BACKGROUND: Non-motor symptoms (NMS) are extremely common among late-stage Parkinson's disease (LSPD) patients. Levodopa (L-dopa) responsiveness seems to decrease with disease progression but its effect on NMS in LSPD still needs to be investigated.
OBJECTIVE: To assess the response of blood pressure (BP), pain, fatigue and anxiety to L-dopa in LSPD patients.
METHODS: 20 LSPD patients, defined as Schwab and England ADL Scale <50 or Hoehn Yahr Stage >3 (MED ON) and 22 PD patients treated with subthalamic deep brain stimulation (advanced PD group) underwent an L-dopa challenge. BP and orthostatic hypotension (OH) assessment, a visual analogue scale (VAS) for pain and fatigue and the Strait Trait Anxiety (STAI) were evaluated before and after the L-dopa challenge.
RESULTS: Systolic BP dropped significantly after L-dopa intake (p < 0.05) in LSPD patients, while there was no change in pain, fatigue or anxiety. L-dopa significantly improved (p < 0.05) pain and anxiety in the advanced PD group, whereas it had no effect on BP or fatigue. L-dopa-related adverse effects (AEs), namely OH and sleepiness, were more common among LSPD patients. 40% and 65% of LSPD patients were not able to fill out the VAS and the STAI, respectively, while measurement of orthostatic BP was not possible in four LSPD patients.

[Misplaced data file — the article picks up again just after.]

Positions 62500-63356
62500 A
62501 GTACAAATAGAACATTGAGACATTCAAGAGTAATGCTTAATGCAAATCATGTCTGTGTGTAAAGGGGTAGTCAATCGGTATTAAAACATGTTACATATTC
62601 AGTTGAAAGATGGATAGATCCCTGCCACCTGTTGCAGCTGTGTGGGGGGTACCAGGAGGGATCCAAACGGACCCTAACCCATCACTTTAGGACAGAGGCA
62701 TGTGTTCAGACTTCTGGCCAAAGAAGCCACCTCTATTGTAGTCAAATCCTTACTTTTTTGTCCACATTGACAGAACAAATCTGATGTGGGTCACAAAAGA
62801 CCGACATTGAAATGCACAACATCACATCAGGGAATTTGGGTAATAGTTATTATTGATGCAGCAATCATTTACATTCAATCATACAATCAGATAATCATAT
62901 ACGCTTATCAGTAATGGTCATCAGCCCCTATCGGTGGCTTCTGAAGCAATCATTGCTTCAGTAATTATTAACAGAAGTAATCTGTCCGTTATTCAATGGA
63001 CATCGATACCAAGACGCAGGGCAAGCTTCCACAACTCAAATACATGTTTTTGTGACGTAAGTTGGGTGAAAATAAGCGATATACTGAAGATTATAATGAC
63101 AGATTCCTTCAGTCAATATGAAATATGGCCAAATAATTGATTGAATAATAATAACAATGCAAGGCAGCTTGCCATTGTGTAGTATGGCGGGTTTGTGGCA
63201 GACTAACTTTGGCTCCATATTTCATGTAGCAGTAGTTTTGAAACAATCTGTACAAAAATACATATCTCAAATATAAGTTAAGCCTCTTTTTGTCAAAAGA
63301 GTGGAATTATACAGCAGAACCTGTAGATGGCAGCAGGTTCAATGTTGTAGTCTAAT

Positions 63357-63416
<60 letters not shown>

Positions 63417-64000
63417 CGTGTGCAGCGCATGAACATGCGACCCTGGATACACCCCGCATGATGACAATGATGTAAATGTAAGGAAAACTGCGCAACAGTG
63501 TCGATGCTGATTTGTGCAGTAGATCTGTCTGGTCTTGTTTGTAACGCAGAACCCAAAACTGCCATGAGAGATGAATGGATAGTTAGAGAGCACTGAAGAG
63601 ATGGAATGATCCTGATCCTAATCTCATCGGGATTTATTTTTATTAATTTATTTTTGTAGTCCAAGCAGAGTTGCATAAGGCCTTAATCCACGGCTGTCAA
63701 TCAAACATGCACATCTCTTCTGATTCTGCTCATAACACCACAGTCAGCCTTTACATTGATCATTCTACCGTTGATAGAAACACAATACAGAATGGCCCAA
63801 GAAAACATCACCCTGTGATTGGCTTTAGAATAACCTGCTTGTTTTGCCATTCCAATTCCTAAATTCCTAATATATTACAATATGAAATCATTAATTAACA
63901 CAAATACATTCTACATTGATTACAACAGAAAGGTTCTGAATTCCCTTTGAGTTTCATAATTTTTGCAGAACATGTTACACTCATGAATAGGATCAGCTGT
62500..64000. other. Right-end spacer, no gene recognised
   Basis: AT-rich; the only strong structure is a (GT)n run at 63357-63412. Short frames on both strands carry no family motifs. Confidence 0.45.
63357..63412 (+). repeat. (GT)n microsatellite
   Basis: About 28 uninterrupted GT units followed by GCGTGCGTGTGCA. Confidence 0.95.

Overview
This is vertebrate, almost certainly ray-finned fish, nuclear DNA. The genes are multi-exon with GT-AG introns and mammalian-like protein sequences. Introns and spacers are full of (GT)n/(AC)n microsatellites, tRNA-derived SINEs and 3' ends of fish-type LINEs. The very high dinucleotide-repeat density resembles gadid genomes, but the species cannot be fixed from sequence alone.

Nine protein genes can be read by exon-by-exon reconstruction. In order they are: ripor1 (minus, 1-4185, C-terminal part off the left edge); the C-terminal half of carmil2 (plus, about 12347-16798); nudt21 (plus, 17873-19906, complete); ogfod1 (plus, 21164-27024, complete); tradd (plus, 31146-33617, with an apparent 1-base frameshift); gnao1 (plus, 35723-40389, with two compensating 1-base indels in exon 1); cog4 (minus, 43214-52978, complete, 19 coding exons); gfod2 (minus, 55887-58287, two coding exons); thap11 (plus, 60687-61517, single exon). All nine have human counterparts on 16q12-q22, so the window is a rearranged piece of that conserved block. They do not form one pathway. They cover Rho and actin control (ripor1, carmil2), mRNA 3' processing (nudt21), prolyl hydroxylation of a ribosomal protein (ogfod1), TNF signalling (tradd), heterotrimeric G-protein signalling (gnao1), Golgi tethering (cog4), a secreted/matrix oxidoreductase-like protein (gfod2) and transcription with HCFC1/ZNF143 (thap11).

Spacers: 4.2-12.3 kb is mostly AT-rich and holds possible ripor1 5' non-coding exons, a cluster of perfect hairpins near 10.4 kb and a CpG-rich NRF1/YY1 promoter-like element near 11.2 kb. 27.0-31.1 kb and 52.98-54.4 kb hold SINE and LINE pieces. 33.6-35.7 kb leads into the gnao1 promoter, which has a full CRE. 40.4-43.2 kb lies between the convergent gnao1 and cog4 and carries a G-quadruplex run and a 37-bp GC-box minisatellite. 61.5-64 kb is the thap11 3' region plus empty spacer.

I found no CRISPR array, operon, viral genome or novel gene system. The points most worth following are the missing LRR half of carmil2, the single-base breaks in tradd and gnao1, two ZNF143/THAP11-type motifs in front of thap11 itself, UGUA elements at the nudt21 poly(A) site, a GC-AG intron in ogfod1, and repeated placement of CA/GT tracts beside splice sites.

CONCLUSIONS: This exploratory study concludes that some non-motor variables in LSPD do not benefit from the acute action of L-dopa while it can still induce disabling AEs. There is a need for assessment tools of NMS adapted to these disabled LSPD patients.